Essington at 34-36 Gordon Crescent today (above) and an original advertising parcel map dated 1885, 3 years prior to the home’s construction (below).
Gordon Crescent, hugging the railroad easement in the suburb of Stanmore, is a unique pocket of Victorian manor homes in the Inner West. The developers likely built a string of imposing homes facing the newly built railroad tracks to advertise to passengers the prestige homes in their housing estate. One such example is the heritage-listed c1888 Essington, located at 34-36 Gordon Crescent. The home, which listed this week, also happens to be the Stanmore price record holder, as far as the Radical Terrace can tell. It was in September 2009 that the 10-bedroom home sold for $2.5m (it later sold for just $2.3m last March). Now, without any internal renovations that we can ascertain, the home is back on the market for nearly $700k more than what it traded for 17 months ago. Virginia Nicoll, of recent Radical Terrace drama, has the listing. Is it worth the price? It definitely needs some internal work to get the home up-to-date, but its architectural heritage is significant.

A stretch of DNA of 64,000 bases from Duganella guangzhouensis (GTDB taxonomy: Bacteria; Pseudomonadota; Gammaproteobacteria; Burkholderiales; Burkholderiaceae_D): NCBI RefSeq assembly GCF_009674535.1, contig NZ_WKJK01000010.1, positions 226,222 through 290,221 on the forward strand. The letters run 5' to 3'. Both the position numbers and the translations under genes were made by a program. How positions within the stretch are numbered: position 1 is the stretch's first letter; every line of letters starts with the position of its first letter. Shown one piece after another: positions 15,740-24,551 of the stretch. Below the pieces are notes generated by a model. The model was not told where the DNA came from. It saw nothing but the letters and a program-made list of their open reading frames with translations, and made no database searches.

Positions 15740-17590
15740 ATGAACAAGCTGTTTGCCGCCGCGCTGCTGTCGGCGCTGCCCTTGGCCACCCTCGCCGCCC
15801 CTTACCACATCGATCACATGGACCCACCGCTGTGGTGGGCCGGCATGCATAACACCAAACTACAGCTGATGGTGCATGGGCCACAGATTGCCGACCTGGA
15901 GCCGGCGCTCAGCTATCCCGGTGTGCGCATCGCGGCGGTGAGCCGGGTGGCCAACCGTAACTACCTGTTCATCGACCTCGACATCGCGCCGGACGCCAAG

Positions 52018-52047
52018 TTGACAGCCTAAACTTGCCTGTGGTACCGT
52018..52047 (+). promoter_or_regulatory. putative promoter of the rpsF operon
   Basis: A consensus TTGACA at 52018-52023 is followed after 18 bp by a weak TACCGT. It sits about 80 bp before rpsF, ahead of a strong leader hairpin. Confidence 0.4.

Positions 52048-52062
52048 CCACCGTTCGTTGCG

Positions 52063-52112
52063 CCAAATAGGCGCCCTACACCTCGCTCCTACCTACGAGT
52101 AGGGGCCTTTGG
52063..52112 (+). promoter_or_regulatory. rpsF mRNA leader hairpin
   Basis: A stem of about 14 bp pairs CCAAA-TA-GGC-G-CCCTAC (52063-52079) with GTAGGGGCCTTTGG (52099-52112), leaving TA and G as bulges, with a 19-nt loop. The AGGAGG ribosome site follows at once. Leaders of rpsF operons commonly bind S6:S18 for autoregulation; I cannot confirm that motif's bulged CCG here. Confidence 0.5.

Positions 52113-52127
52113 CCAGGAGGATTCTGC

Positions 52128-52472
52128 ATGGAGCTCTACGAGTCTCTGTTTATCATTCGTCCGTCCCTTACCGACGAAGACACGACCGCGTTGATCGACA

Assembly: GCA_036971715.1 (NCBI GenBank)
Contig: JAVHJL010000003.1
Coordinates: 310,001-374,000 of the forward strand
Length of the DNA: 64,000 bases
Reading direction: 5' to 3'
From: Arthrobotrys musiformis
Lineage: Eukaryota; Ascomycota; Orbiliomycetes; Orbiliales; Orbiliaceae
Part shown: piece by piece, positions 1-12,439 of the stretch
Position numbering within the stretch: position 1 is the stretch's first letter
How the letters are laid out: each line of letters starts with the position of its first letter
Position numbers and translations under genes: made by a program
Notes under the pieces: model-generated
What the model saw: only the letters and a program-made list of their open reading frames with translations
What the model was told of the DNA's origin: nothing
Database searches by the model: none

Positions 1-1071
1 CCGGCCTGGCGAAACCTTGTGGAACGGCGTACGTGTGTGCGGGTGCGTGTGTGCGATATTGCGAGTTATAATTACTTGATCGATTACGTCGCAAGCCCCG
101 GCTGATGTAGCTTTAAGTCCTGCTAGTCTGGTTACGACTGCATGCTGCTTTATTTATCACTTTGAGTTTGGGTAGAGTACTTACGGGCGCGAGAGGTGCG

Click below for more photos, listing information, and floor plan.